A century ago bankers created the plan for a U.S. central bank, bought enough votes to get it passed into law, encouraged deficit spending, government debt, and extracting the interest payments from taxpayers. The process has worked well for the bankers.
After several expensive wars and the expansion of social programs the U.S. had created considerable debt. In fact, debt and the money supply had increased so much that inflation became a serious problem in the 1960s. Further, the U.S. trading partners no longer wanted dollars but wanted gold instead since they could see that dollars were being created indiscriminately and were losing their value. Nixon (August 15, 1971) did what was good for the financial industry, severed the remaining connection between the dollar and gold, allowed the money supply and debt to increase to never-seen-before levels, and planted the seeds of self-destruction for the dollar and the US economy.
The process continued until 2008 when the debt and derivatives bubbles had grown so massive that the economy could no longer sustain them. The economy and stock market crashed and financial and political leaders stared "into the abyss" of deflationary collapse, reduced Wall Street income and bonuses, loss of votes, and did what they perceived as necessary: printing money, Quantitative Easing (QE), injecting liquidity, bond monetization, extend and pretend, and so on.
The choice was made to "solve" an excessive debt problem by creating more debt - Quantitative Easing (QE) and increased deficit spending. Deficits were increased to a $Trillion or so per year while the government bailed out the bankers and politicians and the public watched Reality TV. It appeared to work, somewhat, for a while.
As Bill Bonner says:
"With regards to QE, the poles of possibility are as follows:
- QE does nothing important. If this were so, there would be no reason to keep it.
- QE is essential to the economy. If this were so, they couldn't get rid of it... no matter what the jobs report says.
Most likely, QE lies somewhere in between..."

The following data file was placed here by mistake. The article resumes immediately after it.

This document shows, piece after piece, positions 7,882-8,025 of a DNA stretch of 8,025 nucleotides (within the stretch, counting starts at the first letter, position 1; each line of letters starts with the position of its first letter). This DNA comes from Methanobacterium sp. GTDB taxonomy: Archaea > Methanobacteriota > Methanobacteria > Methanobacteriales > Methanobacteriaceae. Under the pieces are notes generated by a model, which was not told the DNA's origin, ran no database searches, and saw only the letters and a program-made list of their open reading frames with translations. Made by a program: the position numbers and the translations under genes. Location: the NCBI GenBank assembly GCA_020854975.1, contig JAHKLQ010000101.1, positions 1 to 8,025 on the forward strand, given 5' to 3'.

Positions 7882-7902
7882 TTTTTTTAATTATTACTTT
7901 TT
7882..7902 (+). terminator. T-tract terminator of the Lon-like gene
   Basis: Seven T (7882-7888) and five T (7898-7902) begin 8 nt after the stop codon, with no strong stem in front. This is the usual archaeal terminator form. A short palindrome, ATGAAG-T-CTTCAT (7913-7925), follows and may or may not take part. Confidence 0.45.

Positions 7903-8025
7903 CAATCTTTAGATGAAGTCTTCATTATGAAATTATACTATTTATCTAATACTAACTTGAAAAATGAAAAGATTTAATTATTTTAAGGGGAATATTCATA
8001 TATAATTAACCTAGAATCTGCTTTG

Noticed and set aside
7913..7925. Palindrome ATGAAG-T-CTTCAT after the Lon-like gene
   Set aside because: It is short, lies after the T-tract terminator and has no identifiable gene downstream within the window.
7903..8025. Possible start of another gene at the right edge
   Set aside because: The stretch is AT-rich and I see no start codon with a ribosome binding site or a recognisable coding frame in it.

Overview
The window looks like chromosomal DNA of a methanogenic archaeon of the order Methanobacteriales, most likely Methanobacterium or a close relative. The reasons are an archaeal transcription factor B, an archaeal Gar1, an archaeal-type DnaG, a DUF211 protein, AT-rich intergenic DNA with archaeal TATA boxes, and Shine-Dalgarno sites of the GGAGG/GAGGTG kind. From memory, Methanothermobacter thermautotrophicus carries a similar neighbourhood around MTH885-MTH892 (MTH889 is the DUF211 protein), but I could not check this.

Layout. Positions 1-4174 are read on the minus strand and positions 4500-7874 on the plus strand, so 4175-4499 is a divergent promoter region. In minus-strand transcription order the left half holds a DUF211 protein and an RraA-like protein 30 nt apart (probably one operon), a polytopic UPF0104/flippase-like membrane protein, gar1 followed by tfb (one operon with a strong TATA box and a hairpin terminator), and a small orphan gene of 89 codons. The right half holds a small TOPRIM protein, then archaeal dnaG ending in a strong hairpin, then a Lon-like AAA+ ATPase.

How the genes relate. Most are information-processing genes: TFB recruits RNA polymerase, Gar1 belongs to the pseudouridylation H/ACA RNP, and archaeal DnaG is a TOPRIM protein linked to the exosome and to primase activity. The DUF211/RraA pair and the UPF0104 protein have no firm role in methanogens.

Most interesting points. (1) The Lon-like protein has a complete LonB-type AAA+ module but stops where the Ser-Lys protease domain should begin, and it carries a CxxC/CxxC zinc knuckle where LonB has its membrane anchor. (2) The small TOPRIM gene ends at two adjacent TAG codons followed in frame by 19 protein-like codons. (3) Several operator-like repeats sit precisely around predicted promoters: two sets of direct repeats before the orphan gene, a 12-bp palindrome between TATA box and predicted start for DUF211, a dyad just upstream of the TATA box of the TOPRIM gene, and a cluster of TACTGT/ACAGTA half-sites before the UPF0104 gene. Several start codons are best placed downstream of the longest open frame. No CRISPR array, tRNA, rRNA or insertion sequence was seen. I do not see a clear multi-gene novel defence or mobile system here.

So the economy (financial industry) and government are desperate for QE, and similar to being hooked on "meth," they find it difficult to kick the habit and get off the "drugs" of QE, money printing, and central banking. As Gold Stock Bull says,
"The economy is addicted to QE and reliant on central bank stimulus to stay afloat. The world now understands that the FED cannot end the bond-buying program and has no intention of doing so anytime soon. If anything, we are likely to see increased quantitative easing in the future, just as a drug addict must up their dosage in order to have the same impact. This monetization of debt increases the bullish outlook on gold, as the gold price has historically trended higher along with the FED balance sheet."
But how much QE? Surely it must stop sometime! Maybe not! What does the Fed say?
"This is from the interview at CNBC: "Does the Fed have a limit to its balance sheet? Charlie, is there a limit? You are headed towards $4 trillion. Could it be $5 trillion? Could it be $12 trillion? What limits the size of the Fed's balance sheet?" And here is the answer from the Fed President Charles Evans, who happens to be simpatico with Janet Yellen and Ben Bernanke:
"Well, I think the Fed needs to do whatever is necessary to help meet our dual mandate objectives. I don't really think about it as far as limits are concerned because I think there is a tremendous amount of capacity. We can go as long as necessary."
"That's not me saying it, that's not King World News saying it. That comes, as they say, 'From the horse's mouth.' This is a watershed moment in the Fed's history. I've been saying it for many, many months, if not years, and you've been saying it on your network, Eric -- that the Fed's QE program is without end. It's interminable. And now we have the Federal Reserve admitting that there is no limit, no dollar amount restriction, as to how high they will take the Fed's balance sheet."
So the Fed must continue QE and probably will increase the monthly purchases of bonds to delay deflationary forces, fund the government, levitate the stock market, and prevent another crash. This is desperation!
"The question is not tapering. The question is at what point will they increase the asset purchases to say $150 [billion], $200 [billion], a trillion dollars a month..."
"The Fed has boxed itself into a position where there is no exit strategy (and created) a colossal asset bubble..."
Continue QE and you get hyperinflation ..."
"Halt, or even taper, QE and the markets crash."